const_cast conversion

< cpp‎ | language

Converts between types with different cv-qualification.


const_cast < new_type > ( expression )

Returns a value of type new_type.


Only the following conversions can be done with const_cast. In particular, only const_cast may be used to cast away (remove) constness or volatility.

1) Two possibly multilevel pointers to the same type may be converted between each other, regardless of cv-qualifiers at each level.
2) lvalue of any type T may be converted to a lvalue or rvalue reference to the same type T, more or less cv-qualified. Likewise, an rvalue may be converted to a more or less cv-qualified rvalue reference. The result of a reference const_cast refers to the original object if expression is a glvalue and to the materialized temporary otherwise (since C++17).
3) Same rules apply to possibly multilevel pointers to data members and possibly multilevel pointers to arrays of known and unknown bound (arrays to cv-qualified elements are considered to be cv-qualified themselves) (since C++17)
4) null pointer value may be converted to the null pointer value of new_type

As with all cast expressions, the result is:

  • an lvalue if new_type is an lvalue reference type or an rvalue reference to function type;
  • an xvalue if new_type is an rvalue reference to object type;
  • a prvalue otherwise.


Pointers to functions and pointers to member functions are not subject to const_cast

const_cast makes it possible to form a reference or pointer to non-const type that is actually referring to a const object or a reference or pointer to non-volatile type that is actually referring to a volatile object. Modifying a const object through a non-const access path and referring to a volatile object through a non-volatile glvalue results in undefined behavior.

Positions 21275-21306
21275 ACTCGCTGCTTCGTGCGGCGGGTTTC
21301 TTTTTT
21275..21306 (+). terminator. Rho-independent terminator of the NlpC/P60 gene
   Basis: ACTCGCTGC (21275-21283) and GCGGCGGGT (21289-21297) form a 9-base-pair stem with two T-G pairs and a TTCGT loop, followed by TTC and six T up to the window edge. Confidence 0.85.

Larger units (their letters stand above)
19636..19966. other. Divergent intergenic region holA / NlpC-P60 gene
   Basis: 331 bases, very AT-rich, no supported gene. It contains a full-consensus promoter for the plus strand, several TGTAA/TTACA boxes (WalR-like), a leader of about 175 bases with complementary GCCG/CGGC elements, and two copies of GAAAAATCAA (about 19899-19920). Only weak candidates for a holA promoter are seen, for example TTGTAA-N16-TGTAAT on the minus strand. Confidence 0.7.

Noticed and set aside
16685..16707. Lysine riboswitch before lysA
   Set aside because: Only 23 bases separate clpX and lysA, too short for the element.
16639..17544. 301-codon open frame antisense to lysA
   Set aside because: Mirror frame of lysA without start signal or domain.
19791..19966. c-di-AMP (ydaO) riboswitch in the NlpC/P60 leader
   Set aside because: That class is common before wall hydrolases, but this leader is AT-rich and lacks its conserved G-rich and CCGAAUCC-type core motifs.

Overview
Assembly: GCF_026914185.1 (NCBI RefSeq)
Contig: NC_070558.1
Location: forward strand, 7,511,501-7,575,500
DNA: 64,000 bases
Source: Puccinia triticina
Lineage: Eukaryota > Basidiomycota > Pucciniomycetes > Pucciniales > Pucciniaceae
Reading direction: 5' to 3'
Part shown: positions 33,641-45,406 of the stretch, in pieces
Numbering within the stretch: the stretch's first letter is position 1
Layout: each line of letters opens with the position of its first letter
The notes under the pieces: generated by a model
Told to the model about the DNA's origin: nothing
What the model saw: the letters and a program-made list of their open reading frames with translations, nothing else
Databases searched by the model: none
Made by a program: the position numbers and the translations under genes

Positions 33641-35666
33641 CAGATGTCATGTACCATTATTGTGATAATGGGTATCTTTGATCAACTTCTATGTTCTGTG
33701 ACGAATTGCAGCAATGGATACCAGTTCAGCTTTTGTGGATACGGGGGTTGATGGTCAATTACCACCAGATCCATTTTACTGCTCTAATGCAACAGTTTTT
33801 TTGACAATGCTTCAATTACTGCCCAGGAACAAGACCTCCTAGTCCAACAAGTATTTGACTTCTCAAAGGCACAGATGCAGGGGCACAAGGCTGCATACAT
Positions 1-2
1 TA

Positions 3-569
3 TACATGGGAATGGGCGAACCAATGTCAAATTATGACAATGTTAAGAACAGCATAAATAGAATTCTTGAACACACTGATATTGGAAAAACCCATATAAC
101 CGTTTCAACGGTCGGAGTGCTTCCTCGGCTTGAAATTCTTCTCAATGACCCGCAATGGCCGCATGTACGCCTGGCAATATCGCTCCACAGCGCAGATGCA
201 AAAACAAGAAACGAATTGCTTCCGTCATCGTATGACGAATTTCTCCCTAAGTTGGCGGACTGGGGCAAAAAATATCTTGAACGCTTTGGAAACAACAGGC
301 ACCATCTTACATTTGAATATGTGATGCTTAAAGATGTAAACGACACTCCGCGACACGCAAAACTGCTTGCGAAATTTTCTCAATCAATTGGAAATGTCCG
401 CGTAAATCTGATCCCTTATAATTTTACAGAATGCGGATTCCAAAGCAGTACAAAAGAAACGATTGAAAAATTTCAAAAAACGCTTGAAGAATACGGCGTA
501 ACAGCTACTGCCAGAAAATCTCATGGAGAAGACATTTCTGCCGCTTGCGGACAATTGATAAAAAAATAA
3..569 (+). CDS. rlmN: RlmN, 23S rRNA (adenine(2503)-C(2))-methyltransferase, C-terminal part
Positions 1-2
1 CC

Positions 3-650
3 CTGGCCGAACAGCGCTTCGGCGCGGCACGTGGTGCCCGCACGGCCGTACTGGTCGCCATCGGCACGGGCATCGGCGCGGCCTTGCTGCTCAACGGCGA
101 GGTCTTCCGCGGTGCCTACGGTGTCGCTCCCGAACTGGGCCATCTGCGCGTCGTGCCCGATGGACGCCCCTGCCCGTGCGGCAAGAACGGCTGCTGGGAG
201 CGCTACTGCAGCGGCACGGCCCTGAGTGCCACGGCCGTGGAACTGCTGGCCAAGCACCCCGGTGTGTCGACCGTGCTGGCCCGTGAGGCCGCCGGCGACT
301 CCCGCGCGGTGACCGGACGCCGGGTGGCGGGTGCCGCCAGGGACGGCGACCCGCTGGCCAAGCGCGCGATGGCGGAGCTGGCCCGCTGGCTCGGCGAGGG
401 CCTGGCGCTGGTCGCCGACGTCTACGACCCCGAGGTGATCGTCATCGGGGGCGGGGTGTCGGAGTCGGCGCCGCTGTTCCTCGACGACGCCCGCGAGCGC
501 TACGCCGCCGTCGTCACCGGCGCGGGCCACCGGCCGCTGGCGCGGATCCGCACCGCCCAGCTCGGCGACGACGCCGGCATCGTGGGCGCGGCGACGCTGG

#include <iostream>
struct type {
    type() :i(3) {}
    void m1(int v) const {
        // this->i = v;                 // compile error: this is a pointer to const
        const_cast<type*>(this)->i = v; // OK as long as the type object isn't const
    int i;
int main() 
    int i = 3;                    // i is not declared const
    const int& cref_i = i; 
    const_cast<int&>(cref_i) = 4; // OK: modifies i
    std::cout << "i = " << i << '\n';
    type t; // note, if this is const type t;, then t.m1(4); is UB
    std::cout << "type::i = " << t.i << '\n';
    const int j = 3; // j is declared const
    int* pj = const_cast<int*>(&j);
    // *pj = 4;         // undefined behavior!
    void (type::*mfp)(int) const = &type::m1; // pointer to member function
//  const_cast<void(type::*)(int)>(mfp); // compiler error: const_cast does not
                                         // work on function pointers


i = 4
type::i = 4

See also